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Help disaster victims find the jobs they want

As one month has passed since the Great East Japan Earthquake, moves to provide employment assistance to victims of the disaster are spreading nationwide.

Companies in the railway, video game, food, medicine and financial service sectors, among others, have come out with job offers for victims of the March 11 catastrophe. About 170 corporations have posted job offers with an online employment information service company. The Tokushima, Tottori and Kyoto prefectural governments are among those that have expressed readiness to temporarily employ people from disaster-stricken areas.

Although many of these job opportunities are only temporary, they are welcome and will encourage people affected by the terrible earthquake and tsunami.

Unfortunately, the number of job offers is still too few.

An estimated 800,000 people worked in the coastal regions of Iwate, Miyagi and Fukushima prefectures that were pummeled by the tsunami. It is not known how many people lost jobs because of the disaster, but more than 26,000 people had sought consultations about employment at local government offices in the three prefectures as of early April.

The government has just worked out an emergency package of measures to help disaster victims find jobs. The package centers on job creation in rebuilding projects, increased government subsidies for companies that keep workers on, and a new subsidy system for companies that hire disaster victims.

Priority should naturally be given to local companies in disaster-hit areas when awarding contracts for construction of temporary housing and debris removal. Special subsidies introduced after major disasters in the past to some extent effectively prevented companies from dismissing employees and withdrawing job offers extended to new graduates.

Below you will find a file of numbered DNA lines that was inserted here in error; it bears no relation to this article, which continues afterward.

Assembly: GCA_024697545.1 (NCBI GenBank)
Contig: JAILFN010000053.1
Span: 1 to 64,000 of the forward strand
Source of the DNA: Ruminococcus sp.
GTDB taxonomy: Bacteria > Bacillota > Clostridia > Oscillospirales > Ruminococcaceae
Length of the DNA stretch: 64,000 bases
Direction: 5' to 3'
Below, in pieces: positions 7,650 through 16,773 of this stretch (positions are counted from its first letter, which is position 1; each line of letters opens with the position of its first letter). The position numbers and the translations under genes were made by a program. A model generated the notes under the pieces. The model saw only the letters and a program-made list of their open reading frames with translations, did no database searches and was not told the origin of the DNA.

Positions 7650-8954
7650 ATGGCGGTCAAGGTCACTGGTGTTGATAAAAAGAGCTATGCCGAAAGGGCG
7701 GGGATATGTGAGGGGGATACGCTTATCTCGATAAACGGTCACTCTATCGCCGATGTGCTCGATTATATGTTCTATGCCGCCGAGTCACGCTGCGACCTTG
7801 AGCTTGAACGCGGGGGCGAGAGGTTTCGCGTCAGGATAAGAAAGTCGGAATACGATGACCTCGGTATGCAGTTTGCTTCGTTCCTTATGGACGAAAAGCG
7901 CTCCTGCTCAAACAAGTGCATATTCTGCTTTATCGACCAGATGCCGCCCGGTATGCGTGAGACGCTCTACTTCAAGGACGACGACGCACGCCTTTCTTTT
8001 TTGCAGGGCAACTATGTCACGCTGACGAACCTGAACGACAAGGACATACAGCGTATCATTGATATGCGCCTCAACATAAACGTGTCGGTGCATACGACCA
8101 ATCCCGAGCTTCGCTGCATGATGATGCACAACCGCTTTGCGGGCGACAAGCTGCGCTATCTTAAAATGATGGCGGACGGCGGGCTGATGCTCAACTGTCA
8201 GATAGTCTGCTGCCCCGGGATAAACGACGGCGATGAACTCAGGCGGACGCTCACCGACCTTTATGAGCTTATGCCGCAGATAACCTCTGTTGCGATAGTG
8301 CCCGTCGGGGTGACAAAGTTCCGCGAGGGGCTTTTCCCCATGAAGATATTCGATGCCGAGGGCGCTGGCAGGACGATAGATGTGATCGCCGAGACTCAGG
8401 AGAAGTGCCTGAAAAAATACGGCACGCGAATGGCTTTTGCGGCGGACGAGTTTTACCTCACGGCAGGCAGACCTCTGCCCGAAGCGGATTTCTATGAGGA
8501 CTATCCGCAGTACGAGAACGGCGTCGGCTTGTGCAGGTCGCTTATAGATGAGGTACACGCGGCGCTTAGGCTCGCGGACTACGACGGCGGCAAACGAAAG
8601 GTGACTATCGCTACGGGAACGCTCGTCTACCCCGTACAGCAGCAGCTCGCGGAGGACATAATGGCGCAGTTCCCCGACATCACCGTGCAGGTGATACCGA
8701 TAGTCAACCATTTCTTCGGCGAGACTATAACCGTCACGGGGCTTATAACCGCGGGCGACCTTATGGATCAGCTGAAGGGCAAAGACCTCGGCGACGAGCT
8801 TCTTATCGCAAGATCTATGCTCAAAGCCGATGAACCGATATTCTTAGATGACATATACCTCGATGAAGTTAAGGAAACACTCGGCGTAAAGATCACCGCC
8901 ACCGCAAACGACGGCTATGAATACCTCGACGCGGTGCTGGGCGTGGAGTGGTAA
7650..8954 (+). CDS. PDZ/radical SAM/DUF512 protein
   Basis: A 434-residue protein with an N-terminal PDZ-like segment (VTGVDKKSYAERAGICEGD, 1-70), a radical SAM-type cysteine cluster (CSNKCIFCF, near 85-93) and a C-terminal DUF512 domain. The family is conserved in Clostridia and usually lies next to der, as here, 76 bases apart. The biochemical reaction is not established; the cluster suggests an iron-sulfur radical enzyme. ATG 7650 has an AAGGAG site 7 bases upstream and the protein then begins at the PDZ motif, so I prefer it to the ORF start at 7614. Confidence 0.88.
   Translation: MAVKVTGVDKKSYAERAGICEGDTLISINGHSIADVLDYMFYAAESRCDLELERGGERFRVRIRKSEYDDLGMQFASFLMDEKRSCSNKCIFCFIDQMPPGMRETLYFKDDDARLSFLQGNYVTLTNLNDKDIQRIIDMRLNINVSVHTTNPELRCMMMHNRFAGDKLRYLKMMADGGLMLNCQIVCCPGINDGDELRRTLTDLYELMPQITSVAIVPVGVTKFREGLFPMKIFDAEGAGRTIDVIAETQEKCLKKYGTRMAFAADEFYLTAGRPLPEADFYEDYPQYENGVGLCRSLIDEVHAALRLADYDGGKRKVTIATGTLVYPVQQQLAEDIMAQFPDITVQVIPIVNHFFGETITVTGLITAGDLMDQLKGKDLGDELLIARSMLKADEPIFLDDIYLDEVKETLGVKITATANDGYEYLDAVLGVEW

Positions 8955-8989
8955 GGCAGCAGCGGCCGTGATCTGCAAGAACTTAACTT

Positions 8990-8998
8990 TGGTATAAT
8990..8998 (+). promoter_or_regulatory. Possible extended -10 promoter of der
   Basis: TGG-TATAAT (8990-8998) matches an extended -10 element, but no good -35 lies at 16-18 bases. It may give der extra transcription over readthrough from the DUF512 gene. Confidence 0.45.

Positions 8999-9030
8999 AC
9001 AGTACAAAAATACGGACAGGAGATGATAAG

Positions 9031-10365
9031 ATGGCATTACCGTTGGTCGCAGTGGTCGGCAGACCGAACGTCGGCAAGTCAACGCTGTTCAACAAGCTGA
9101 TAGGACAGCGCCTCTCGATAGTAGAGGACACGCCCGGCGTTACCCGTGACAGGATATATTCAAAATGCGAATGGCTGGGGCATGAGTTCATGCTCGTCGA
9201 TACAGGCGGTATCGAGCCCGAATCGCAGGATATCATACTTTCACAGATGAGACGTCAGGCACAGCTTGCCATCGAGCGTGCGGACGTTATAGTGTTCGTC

The tricky part will be creating a system that can match the needs of disaster victims with the available job openings. The government-envisioned employment assistance program cannot be effective as long as disaster victims are unable to find companies and jobs that meet their preferences.

The employment assistance package calls for the launch of “employment encouragement councils” centering on Hellowork job placement offices in every prefecture to provide job offer information to disaster victims.

However, this alone will not be enough.

The government also should obtain employment information from national federations of agricultural and fisheries cooperatives, and urge Silver Human Resources Centers―which provide employment opportunities to retirees―to help find jobs for elderly disaster victims.

In addition, there should be venues where disaster victims can get advice on housing, job training and children’s education. We also think the government should improve the system under which Hellowork officials visit evacuation shelters and related places to speak at length to victims about their employment wants.

The emergency package also eases employment-related regulations for disaster victims. This has made it easier for temporary employment placement companies to set up consultation areas at disaster shelters. Perhaps it would be a good idea if temp agencies and public-sector employment placement officials could both give consultations at the shelters.

We urge the government to make every possible effort to make it simpler for disaster victims to find jobs.

It will be some time before life returns to normal for victims of this disaster. Some will have to make tough choices about leaving familiar areas and taking up jobs they are unaccustomed to.

To minimize the number of disaster victims left with no option but to take up employment that does not meet their wishes, the government should provide them with broad, well thought-out employment assistance.

(The Yomiuri Shimbun, April 17)
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